EFFECTS OF BREXIT

Spain tries to attract London banks with income tax incentives

Madrid joins list of European cities vying to host some of the City’s lenders in the post-Brexit world

Spain is preparing a list of advantageous conditions to attract London-based banks looking to relocate after Britain leaves the European Union. These incentives could include income tax incentives for non-residents. Madrid has put together a task force comprising members of the Bank of Spain, the CNMV securities watchdog and the Economy Ministry. Their mission is to attract financial institutions wishing to move to a EU member state after Brexit becomes effective.

Economy Minister Luis de Guindos (l) wants to attract City lenders to Spain.
Economy Minister Luis de Guindos (l) wants to attract City lenders to Spain.Jaime Villanueva

The group is working to activate “a complete package of measures with the goal of attracting to Spain those UK-based financial institutions wishing to transfer part of their business to Spain as a result of Brexit,” said the CNMV in a release.

So far, the Spanish executive has been in touch with several US and Japanese lenders.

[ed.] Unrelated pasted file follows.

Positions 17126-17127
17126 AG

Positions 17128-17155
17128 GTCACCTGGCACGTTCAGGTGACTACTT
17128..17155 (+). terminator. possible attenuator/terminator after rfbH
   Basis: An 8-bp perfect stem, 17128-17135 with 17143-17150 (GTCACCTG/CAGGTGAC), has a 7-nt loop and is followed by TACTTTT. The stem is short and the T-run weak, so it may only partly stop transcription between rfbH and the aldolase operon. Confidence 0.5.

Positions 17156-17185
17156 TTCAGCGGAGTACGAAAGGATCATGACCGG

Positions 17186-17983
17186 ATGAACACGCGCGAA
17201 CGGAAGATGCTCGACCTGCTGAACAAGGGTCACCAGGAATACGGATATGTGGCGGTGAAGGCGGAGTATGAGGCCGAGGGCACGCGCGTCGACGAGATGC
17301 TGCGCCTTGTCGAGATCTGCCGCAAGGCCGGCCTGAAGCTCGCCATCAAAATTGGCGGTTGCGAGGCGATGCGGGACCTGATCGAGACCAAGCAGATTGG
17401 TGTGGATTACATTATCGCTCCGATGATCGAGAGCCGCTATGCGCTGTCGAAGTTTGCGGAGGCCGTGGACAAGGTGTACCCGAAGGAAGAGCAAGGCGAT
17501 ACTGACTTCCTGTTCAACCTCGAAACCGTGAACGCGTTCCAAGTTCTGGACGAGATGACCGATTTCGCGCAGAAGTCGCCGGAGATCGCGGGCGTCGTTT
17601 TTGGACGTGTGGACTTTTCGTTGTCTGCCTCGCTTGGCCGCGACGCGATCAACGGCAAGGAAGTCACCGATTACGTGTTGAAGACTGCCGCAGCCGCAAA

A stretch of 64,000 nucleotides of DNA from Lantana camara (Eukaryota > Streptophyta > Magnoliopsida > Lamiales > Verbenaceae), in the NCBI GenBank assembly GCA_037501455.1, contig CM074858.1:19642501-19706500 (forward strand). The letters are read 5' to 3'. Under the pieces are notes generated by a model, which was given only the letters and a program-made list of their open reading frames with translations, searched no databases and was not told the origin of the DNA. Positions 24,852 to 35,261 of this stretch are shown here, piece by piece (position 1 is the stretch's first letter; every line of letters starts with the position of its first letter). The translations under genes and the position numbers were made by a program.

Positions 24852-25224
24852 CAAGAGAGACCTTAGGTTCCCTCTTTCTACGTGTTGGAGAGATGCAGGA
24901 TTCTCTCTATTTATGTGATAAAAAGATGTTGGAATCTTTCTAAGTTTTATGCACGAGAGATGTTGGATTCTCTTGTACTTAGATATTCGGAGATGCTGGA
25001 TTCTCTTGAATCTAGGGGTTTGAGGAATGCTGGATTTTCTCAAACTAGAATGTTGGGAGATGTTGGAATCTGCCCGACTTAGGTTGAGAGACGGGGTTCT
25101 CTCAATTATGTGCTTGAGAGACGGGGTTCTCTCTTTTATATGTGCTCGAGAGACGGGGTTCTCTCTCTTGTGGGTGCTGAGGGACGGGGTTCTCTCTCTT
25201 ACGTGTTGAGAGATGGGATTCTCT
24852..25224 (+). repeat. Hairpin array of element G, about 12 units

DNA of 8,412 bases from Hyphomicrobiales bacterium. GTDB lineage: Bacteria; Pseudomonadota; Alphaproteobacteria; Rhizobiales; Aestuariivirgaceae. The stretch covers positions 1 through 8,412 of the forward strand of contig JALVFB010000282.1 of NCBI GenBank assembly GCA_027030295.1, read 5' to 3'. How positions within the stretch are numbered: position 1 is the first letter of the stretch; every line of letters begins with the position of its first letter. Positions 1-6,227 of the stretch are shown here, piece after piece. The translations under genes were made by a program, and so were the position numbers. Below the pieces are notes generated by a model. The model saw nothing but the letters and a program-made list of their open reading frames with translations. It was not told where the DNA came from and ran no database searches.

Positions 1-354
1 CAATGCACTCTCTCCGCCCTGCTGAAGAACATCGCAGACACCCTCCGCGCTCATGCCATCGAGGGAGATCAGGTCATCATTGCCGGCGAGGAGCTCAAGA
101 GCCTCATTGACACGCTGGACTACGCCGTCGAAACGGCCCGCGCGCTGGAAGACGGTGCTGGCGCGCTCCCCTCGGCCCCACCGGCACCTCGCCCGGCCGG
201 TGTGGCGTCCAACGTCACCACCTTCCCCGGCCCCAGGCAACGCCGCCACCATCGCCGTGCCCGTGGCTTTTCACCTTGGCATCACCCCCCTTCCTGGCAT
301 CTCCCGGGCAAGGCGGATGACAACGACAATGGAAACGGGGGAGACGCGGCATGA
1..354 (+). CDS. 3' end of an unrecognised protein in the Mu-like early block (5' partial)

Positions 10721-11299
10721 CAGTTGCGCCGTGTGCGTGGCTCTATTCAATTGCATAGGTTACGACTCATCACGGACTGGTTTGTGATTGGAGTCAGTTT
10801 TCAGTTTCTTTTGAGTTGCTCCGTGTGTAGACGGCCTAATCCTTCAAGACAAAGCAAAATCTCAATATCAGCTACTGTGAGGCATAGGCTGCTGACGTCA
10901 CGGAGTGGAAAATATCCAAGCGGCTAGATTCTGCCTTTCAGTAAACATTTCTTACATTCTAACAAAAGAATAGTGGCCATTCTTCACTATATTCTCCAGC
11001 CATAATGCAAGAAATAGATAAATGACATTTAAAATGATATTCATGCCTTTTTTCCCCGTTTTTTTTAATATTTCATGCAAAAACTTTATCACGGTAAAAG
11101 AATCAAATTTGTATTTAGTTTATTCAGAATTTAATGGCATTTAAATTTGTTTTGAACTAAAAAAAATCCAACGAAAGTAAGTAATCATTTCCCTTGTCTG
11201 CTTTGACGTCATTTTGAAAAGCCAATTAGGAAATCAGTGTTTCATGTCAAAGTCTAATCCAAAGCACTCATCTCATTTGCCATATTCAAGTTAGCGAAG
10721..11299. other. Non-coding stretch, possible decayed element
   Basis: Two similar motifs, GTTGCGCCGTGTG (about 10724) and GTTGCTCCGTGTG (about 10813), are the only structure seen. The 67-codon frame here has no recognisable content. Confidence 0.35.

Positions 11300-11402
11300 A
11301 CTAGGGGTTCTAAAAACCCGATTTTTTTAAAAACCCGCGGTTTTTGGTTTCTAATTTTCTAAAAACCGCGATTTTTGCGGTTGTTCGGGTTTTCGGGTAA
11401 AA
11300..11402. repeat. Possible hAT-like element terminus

Goldman Sachs, JP Morgan, Nomura and other investment banks have been weighing their options

But Madrid is not the only European city to flirt with the City’s bankers: Dublin, Amsterdam, Frankfurt and Milan are all vying for their favors. Even Luxembourg, Bratislava and La Valeta in Malta have shown an interest in attracting the City’s future financial diaspora.

In Spain, besides the tax incentives, relocating lenders would be offered more streamlined dealings with the CNMV.

Despite reticence from the Treasury Ministry, the economy minister wants to offer foreign bank executives tax incentives, mirroring steps announced by France a few weeks ago.

The French strategy has already yielded results: HSBC said it will transfer around 1,000 employees, representing 20% of its London staff, to Paris.

HSBC said it will transfer 20% of its London workforce to Paris because of its incentives.
HSBC said it will transfer 20% of its London workforce to Paris because of its incentives.AFP

Goldman Sachs, JP Morgan, Nomura and other investment banks have been weighing their options for months, preparing for the possibility of a “hard Brexit” that would deny British lenders easy access to the European single market.

“The advantages of Spain are its infrastructure, attractive real estate conditions and recent regulatory changes to achieve a more agile CNMV, which is banking’s great concern,” said sources at the Economy Ministry. “Besides that, there is a tax regime in line with other countries, to which a touch-up to income tax will be added in order to make it more attractive.”

English version by Susana Urra.

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